Wednesday, December, 20,2017
Nigeria’s President Muhammadu Buhari yesterday said those found guilty in the National Intelligence Agency (NIA) Ikoyi cash scandal will be prosecuted secretly, even as his administration plans to overhaul the national security architecture.
In April, the Economic and Financial Crimes Commission (EFCC) had uncovered $43 million, £27, 800 and N23 million at Osborne Towers, Ikoyi, Lagos.
Buhari spoke at the Aso Rock Presidential Villa in Abuja while receiving a report of the panel established to review the operational, technical and administrative structure of the NIA.
Presidential spokesperson Femi Adesina, in a statement, quoted Buhari as saying that the Osborne Tower incident and its aftermath had brought to the fore, the need to review the entire national security architecture.
President Buhari said the present national security architecture has been in operation as established 31 years ago.
He said the discovery of monies in the flat at Osborne Towers, Ikoyi, was an “unfortunate incident which rightly aroused public interest and outcry.”
|Governor of Lagos State, Mr. Akinwunmi Ambode.|
“All the circumstances surrounding the obtaining, keeping custody and disbursement of the funds have been examined by the Vice President’s Committee and all those found to be culpable will be made to account and appropriately sanctioned.
“However, it must be understood that this cannot be done in a manner that jeopardises national security or exposes the operations of any intelligence agency, which must, by nature be conducted in secrecy.
“Suffice it for me to assure all that justice will be done consistent with our anti-corruption policies,” the president said.
Buhari commended the Presidential Review Panel on NIA led by former Secretary to the Government of the Federation Ambassador Babagana Kingibe, for completing their assignment expeditiously.
He said the recommendations of the panel and that of an earlier committee headed by the vice president to look into the Osborne matter would assist the government in improving the operations of the NIA and the overall national security architecture.
“Your panel’s recommendation, informed as they are by your collective experience and expertise in this field, should in particular help to reposition the NIA to better perform its vital functions with greater professionalism.
“Once again, I thank you very much for undertaking this national assignment,” the president said.
Vice President Yemi Osinbajo was present at the presentation of the report by the panel which has Chief Albert Horsfall, Ambassador Zakari Ibrahim, and Ambassador Ezekiel Oladeji, as members.
How the fraud was executed
The National Intelligence Agency (NIA) collected $289,202,382 in cash from the account of the National Petroleum Investment Management Services (NAPIMS) in February 2015 after the postponement of the general election, The Cable reported.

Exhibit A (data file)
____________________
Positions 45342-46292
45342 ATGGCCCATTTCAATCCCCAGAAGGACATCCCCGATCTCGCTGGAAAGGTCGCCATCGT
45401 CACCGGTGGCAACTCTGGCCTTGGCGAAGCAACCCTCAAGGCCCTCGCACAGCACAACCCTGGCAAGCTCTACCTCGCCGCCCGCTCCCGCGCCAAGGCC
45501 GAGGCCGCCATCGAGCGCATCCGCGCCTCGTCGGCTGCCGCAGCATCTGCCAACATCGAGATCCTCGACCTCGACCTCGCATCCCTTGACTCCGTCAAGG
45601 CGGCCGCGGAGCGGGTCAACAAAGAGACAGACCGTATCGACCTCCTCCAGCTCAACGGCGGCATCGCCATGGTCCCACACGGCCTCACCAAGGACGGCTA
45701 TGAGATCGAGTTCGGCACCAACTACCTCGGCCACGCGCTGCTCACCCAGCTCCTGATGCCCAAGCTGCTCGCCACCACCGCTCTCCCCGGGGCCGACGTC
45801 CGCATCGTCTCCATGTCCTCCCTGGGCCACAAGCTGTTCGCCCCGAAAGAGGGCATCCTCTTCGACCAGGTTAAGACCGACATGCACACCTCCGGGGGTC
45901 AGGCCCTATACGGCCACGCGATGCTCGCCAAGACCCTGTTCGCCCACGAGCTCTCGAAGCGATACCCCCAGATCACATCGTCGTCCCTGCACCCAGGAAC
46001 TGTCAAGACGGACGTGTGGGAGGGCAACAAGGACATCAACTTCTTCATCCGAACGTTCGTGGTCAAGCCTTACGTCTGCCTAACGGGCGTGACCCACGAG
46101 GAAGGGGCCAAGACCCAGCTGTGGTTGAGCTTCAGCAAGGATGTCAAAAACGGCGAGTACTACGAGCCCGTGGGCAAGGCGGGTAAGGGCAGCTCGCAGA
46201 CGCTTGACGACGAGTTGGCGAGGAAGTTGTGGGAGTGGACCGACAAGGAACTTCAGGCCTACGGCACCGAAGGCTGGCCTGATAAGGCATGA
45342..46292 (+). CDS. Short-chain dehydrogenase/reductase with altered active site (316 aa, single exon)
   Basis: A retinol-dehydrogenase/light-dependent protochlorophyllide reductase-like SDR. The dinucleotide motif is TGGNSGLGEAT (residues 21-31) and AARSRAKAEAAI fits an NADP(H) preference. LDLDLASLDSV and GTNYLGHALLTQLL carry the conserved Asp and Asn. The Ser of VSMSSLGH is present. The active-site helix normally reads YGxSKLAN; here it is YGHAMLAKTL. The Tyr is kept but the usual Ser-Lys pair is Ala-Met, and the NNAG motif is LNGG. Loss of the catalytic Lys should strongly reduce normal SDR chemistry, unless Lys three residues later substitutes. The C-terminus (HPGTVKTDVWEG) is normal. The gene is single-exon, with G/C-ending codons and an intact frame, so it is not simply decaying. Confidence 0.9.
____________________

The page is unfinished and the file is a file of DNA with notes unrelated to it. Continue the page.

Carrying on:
NAPIMS is a subsidiary of the Nigerian National Petroleum Corporation (NNPC) which manages the investments of the national oil company.
It was also from NNPC’s accounts that the office of the national security adviser withdrew the bulk of the $2.1 billion it got for “Boko Haram operations” in the months leading to the 2015 elections.
According to reports by TheCable, funds were approved for NIA’s “covert operations” by President Goodluck Jonathan and subsequently withdrawn in cash from NAPIMS account at CBN.
The entire NIA budget for 2015 was a little over N25 billion which was about $160 million at the time — further suggesting that the payment was extra-budgetary.
The Department of State Services (DSS) also got huge sums of cash in naira and dollars for “covert operations” in the run-up to the elections.
These revelations are coming in the light of the recovery of $43 million, £27,000 and N23 million in a flat in Ikoyi, Lagos state, by the Economic and Financial Crimes Commission (EFCC) following a tip-off from a whistleblower.
NIA said it was its money and that it was meant for “covert operations” — according to reports.
There is now strong suspicion that the Ikoyi haul might have been part of the $289,202,382 released to the agency two years ago.
A presidency source had told TheCable that President Muhammadu Buhari was not briefed on the funds which were warehoused at a private apartment.
Although Oke reportedly said the apartment belongs to NIA, Sahara Reporters alleged that it belongs to Chobe Ventures — owned by Folashade Oke.
The now-suspended NIA DG has a wife named Folashade Oke, further fuelling speculation that it was a family affair.
But NIA is said to have claimed that the money was only “in transit” at the Ikoyi apartment for onward movement to the agency’s property elsewhere.
“The circumstances make everything suspicious,” the senior presidency official told TheCable.
Buhari has set up a three-man panel to investigate both Oke and Babachir Lawal, secretary to the government of the federation, over various allegations.
Oke was appointed by Jonathan as the NIA DG in November 2013 and retained by Buhari, even though he replaced other security chiefs in August 2015.
Oke’s tenure is up in November 2017.